Tuesday, 09 March 2010

Firearms Freedom Spreading

Written by  Patrick Krey

firearmThe Tenth Amendment movement sweeping across the nation has made its way to the Beehive State. The Utah-Made Firearm Act states that all firearms, firearm accessories, and "ammunition that is manufactured commercially or privately in the state to be used or sold within the state [of Utah] is not subject to federal law or federal regulation, including registration, under the authority of Congress to regulate interstate commerce." The bill, SB11, was signed by Utah Governor Herbert Cary on February 26 after passing through the state legislature in a near-party line vote.

SB11 is part of a series of similiar Firearms Freedom Acts (FFA) that have also been passed in Montana and Tennessee and introduced in other states. The FFA openly challenges the federal contention that it has the authority to regulate firearms under the interstate commerce clause of the U.S. Constitution, by declaring that any firearms made and retained in-state are beyond the authority of Congress under its constitutional power to regulate commerce among the states.

Utah State Senator Margaret Dayton explained the motivation behind SB11 and other 10th Amendment legislation. "The federal overreach is out of control.... That tyrannical overreach is what we're trying to stop with this bill ... [and the passage of SB11] illustrates the universal yearning for freedom and shows the people still feel the spark that inspired our ancestors at Lexington and Valley Forge. My hope is that the march toward tyranny can be turned back with our votes."

Opponents of the bill and similar state sovereignty legislation argue that such legislation would never be found to be constitutional by federal courts. According to retired University of Utah law professor John Flynn, "It would really be quite ridiculous of the [Supreme Court] to even take a case like this.... You'd have huge impact across the federal code." Flynn considers SB11 and similar legislation "asinine" because they ignore Supreme Court precedent that interprets the interstate commerce clause into an almost unlimited grant of regulatory power to Congress.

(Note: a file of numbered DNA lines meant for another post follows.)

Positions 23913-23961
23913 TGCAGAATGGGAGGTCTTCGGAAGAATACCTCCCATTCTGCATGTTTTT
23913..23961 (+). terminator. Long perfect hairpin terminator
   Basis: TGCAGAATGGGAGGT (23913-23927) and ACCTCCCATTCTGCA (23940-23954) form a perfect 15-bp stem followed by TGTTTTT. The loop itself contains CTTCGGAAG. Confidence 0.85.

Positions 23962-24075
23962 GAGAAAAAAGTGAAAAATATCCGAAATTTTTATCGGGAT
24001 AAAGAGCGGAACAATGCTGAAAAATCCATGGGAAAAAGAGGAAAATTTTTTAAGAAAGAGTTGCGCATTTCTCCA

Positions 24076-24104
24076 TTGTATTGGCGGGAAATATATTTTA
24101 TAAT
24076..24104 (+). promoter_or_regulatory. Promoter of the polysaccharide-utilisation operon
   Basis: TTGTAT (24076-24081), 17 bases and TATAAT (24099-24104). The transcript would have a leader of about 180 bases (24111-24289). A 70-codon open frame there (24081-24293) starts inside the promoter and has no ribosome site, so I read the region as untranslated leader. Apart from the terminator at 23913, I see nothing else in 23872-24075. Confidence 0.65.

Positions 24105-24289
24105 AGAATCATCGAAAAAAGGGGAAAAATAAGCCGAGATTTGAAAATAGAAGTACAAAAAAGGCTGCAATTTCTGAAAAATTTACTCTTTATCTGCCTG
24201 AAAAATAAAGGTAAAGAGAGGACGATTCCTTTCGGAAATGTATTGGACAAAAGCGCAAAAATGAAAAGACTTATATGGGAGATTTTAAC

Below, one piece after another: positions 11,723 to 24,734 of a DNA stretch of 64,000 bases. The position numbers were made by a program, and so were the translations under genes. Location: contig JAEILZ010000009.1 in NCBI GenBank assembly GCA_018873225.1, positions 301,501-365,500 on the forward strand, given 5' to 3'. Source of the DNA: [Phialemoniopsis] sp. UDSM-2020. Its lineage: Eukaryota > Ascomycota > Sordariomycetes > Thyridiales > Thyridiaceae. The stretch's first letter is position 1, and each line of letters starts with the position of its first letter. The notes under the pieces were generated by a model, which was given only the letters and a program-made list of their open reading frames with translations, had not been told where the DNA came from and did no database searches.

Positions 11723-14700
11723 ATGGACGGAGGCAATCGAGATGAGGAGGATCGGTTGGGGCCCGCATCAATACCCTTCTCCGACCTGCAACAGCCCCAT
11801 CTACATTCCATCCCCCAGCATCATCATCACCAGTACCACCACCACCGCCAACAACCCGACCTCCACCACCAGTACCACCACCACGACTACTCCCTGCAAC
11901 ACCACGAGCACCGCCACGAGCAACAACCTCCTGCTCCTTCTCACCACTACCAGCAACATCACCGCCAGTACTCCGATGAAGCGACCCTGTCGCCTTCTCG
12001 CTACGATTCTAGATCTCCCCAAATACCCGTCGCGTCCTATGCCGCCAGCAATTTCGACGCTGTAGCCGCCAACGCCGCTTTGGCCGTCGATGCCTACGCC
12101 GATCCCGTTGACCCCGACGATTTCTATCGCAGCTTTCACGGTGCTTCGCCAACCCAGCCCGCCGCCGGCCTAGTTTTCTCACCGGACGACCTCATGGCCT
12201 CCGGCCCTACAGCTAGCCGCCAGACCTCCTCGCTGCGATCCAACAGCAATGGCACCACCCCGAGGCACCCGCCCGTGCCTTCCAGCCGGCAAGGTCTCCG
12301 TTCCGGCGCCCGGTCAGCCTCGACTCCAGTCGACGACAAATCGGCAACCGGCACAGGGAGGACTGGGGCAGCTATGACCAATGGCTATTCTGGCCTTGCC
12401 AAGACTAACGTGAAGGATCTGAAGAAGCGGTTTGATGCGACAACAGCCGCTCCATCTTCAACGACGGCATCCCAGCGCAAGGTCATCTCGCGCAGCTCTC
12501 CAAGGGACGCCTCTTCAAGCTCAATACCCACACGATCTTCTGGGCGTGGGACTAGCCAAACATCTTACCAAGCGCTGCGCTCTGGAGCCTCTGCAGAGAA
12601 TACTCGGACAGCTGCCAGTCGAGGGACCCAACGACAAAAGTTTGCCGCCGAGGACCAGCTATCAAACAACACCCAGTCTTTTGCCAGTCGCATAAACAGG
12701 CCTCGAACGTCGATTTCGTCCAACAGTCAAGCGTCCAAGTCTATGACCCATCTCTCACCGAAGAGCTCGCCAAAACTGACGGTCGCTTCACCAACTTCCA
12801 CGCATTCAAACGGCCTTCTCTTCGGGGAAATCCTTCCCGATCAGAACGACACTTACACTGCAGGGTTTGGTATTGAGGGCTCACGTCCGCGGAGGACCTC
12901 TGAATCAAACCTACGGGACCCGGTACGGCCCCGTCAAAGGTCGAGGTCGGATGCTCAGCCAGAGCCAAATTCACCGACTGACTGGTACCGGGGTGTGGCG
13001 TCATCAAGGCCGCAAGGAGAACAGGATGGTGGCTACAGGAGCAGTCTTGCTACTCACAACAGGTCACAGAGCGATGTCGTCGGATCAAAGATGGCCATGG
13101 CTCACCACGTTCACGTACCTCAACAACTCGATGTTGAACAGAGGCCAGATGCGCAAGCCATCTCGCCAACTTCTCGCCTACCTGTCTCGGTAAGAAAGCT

As The New American has reported before, it is highly unlikely that such legislation will be validated in federal court but that shouldn't be the goal of passing FFAs.

Some activists are heading down the fruitless path of endless legal challenges in federal courts to validate their state nullification legislation... While good-hearted, these groups are unnecessarily expending their time and energy. Just as Thomas Woods explained at the Campaign for Liberty conference, entrusting one party (the federal government) with the sole power to interpret a contract (U.S. Constitution) is the problem. Most observers familiar with the centralizing nature of the federal courts would be shocked if the courts suddenly did a complete 180 and ruled that an act like the Freedom Firearms Act was constitutional. This was exactly why citizens took their battles to the state legislatures. If Montanans were serious about their sovereignty, they would simply start following the terms of the Freedom Firearms Act and ignore any federal directives.

Opportunities for such nullification actions are presenting themselves as more and more states pass FFAs. A Firearm Freedom Act easily passed through the state Senate in Wyoming and is expected to be signed into law by Governor Dave Freudenthal. Wyoming's law includes a provision not in earlier versions of FFAs. The Billings Gazette reports that "Wyoming’s Firearms Freedom Act, though, is harsher ... as it states that any state or federal official who tries to enforce any federal gun law on a firearms made and sold in Wyoming could face a $2,000 fine and up to a year in prison."

State Representative Allen Jaggi, author of the Wyoming FFA, said that the bill is largely a symbolic gesture. "I think unless we have some overzealous federal officers, this is not a real big deal to them... I’m hoping that nothing really happens except that other states see, ‘Hey they did it — let’s do it. Let’s assert our state rights.’"

Similar legislation is gaining momentum in Oklahoma. State Senator Randy Brogdan, author of the Oklahoma FFA, told the media, "I just don't accept the idea that the federal government has any right to regulate firearms... If we did not have the right to bear arms, we would have no country." The Oklahoma FFA passed the Senate with overwhelming bipartisan support and is now with the state House of Representatives. Brogdan added, "As a private citizen and as a state senator, I believe it is important that we guard against the continued erosion of the Bill of Rights, including the right to protect ourselves and our families.... This legislation reaffirms our Second Amendment rights."

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